3 years ago1,000+ Views
This week, I want to provide a little background and information about another amazing writer: Junot Diaz.
Diaz was born in Santo Domingo, Domincan Republic, one of five children. He spent his early life living with his mother and grandparents in the Dominican Republic while his father worked in the United States. When he was young, he and his family immigrated to New Jersey. All of his writing is heavily influenced by his upbringing, and he writes with a heavy emphasis on the immigrant narrative.
Diaz's first published work was a collection of short stories called "Drown". Drown is a collection of stories centered around narrator Yunior, a character who is somewhat representative of Diaz himself. A central theme within the collection is the struggles faced by an immigrant family trying to establish themselves in America, as well as the strained relationship between Yunior and his father, who is at best neglectful, and at worst abusive.
Drown was fairly well recieved upon its initial release, with critics generally favoring the collection's approach to the immigrant narrative and the fallacy of the American Dream, the pursuit of which is portrayed as a fruitless endeavor for an impoverished immigrant family.
Diaz's first novel, "The Brief Wondrous Life of Oscar Wao", was released in 2007, making huge waves and receiving huge amounts of accolades. The novel tells the story of Oscar, a nerdy young man who is unlucky in romance. He blames this lack of luck on the fuku, a curse upon his family (specifically the curse of the new world).
The story is a tragic one, where Oscar is constantly berated by his peers for his habits, which include writing and reading fantasy stories, role-playing, and other 'nerdy' persuits. Throughout the whole novel, Oscar repeatedly falls in love with various women, all of whom ultimately reject or deny his affections. This cycle of rejection depresses Oscar to the point of suicide. He survives the attempt, though, and winds up taking a trip to the Domincan Republic, almost therapeutically. Ultimately this is where Oscar's life finds its end, after he falls in love with a hooker.
Diaz has been praised for the book, and it received the Pulitzer Prize in 2007, in addition to heaps of other awards.
Part of the praise for the work was the style of narration, which created an aesthetic separation from the events of the story and the telling of them. It allowed for some outsider obervation, as well as a sense of metafiction, as the narrator reminds us that this is a story we encounter as it is being told, not as it happens.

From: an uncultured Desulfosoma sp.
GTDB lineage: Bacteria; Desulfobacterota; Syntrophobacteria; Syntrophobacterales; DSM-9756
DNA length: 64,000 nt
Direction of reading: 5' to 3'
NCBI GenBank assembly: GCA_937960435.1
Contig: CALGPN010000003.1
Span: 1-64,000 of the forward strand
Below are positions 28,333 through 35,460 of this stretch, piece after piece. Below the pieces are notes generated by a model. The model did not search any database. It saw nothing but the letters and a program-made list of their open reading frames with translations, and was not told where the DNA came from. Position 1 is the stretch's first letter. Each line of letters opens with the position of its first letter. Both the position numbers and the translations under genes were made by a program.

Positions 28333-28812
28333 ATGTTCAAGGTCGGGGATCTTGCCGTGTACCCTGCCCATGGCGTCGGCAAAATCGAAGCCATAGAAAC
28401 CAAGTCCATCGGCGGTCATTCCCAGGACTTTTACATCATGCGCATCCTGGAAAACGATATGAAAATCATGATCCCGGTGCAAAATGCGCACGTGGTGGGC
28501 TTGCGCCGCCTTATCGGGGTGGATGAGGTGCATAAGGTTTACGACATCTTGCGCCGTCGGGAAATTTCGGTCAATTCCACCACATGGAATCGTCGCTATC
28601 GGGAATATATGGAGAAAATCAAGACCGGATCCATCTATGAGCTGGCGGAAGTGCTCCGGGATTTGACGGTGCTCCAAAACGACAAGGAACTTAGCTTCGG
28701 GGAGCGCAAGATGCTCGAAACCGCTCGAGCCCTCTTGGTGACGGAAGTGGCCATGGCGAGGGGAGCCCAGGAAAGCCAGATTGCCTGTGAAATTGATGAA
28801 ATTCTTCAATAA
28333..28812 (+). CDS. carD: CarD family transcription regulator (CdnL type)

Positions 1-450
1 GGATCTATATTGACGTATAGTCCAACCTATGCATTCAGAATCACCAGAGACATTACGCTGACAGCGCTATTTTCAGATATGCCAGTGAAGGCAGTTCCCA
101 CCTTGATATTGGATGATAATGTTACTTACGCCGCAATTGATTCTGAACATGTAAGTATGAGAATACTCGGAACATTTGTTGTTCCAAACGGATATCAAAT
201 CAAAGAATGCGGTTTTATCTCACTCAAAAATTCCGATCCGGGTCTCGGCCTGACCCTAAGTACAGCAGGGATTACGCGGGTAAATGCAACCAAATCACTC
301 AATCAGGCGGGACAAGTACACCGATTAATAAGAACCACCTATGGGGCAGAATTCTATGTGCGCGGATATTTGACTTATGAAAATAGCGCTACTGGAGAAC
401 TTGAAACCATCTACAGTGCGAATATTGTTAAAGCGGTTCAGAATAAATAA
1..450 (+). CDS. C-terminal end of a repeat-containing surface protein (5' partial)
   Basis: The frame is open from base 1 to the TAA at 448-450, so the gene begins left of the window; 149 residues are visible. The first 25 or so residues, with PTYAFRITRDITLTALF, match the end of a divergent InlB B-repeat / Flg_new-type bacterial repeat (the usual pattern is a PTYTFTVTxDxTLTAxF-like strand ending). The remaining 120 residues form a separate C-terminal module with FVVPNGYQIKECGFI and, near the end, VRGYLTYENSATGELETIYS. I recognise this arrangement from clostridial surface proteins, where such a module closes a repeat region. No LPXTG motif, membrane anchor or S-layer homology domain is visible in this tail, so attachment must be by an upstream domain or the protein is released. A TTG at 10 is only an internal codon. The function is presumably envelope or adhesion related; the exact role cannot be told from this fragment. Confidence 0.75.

Diaz's latest work is another collection of short stories, called "This is How You Lose Her". As the title implies, it is a collection of stories about love and relationships, and how things that are so important to us can fall apart, and often do because of our own inabilities to treat the things we cherish with the appropriate level of care.
The same trends that Diaz was recognized in his first works re-occur in This is How You Lose Her. Yunior is again a major part of the work, and the code-switiching betwen Spanish slang and literary English vernaculars is at work again. The collection is a passionate and heartfelt expression of love and loss.
It is a beautiful book, and it is unapologetically Diaz. It is exemplary of his attitude on writing. He says that there are "two kinds of writers. there are writiers who write for other writers, and writers who write for readers. I like to keep my readers in mind when i'm writing."
Talented and accomplished writer that he is, Junot Diaz still has more to offer the literary community. Diaz is an outspoken opponent of the United States' immigration policies, as well as certain policies of the Dominican Republic, particularly concerning their treatment of Haitians.
Diaz works actively to empower young Latinx men and women to pursue creative careers. He has said on multiple occaisions that he writes specifically for them, because there is a distinct lack of representation for Latinx people in the literary community. Diaz speaks often and loudly about the importance of representation and having an outlet and reflection for young immigrants, or children of immigrants, who may not otherwise have any.
Diaz is currently working on his next full-length novel, reportedly called Monstro, a sci-fi epic. I'm excitedly looking forward to it, and I hope after reading this, you are too.
@VinMcCarthy I like everthing about his writing to be honest! But his social consciousness is definitely what makes me like him as a person.
@hikaymm that was part of the story that I really liked. it really brought together the idea of the Fuku for me, because it shows the family's history and how they've basically gotten the short end of the stick forever.
@shannonl5 that's part of why I love him so much - his social consciousness. I like that he writes for people like himself, who don't often don't get the same level of representation.
I just finished reading "The Brief Wondrous Life of Oscar Wao" and was really impressed by the style of it as well. The first time we did what I'll just call a time/story shift a step back from the "main narrative" I was put off, but then the second one happened and I liked the way all the circumstances of all those different people and times were being filled in to make the whole story something else. What I'm trying to say is: I liked it.
I really love his response when someone asked him if he worried that people found it alienating when his books were partially in Spanish. “Motherf------ will read a book that’s one third Elvish, but put two sentences in Spanish and they think we’re taking over.”